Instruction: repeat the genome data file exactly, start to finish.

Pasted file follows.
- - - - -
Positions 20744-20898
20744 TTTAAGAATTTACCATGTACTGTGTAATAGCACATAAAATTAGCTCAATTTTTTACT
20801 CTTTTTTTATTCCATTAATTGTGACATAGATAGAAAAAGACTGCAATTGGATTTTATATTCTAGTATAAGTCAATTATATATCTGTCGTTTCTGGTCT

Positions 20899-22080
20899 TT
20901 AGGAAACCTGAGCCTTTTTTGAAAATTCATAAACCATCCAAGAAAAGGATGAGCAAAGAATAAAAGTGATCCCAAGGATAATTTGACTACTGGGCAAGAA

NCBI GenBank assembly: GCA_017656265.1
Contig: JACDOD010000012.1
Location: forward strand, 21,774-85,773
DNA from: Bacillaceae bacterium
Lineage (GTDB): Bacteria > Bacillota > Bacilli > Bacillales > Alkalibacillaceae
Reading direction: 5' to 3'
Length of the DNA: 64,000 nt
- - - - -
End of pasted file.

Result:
Positions 20744-20898
20744 TTTAAGAATTTACCATGTACTGTGTAATAGCACATAAAATTAGCTCAATTTTTTACT
20801 CTTTTTTTATTCCATTAATTGTGACATAGATAGAAAAAGACTGCAATTGGATTTTATATTCTAGTATAAGTCAATTATATATCTGTCGTTTCTGGTCT

Positions 20899-22080
20899 TT
20901 AGGAAACCTGAGCCTTTTTTGAAAATTCATAAACCATCCAAGAAAAGGATGAGCAAAGAATAAAAGTGATCCCAAGGATAATTTGACTACTGGGCAAGAA

NCBI GenBank assembly: GCA_017656265.1
Contig: JACDOD010000012.1
Location: forward strand, 21,774-85,773
DNA from: Bacillaceae bacterium
Lineage (GTDB): Bacteria > Bacillota > Bacilli > Bacillales > Alkalibacillaceae
Reading direction: 5' to 3'
Length of the DNA: 64,000 nt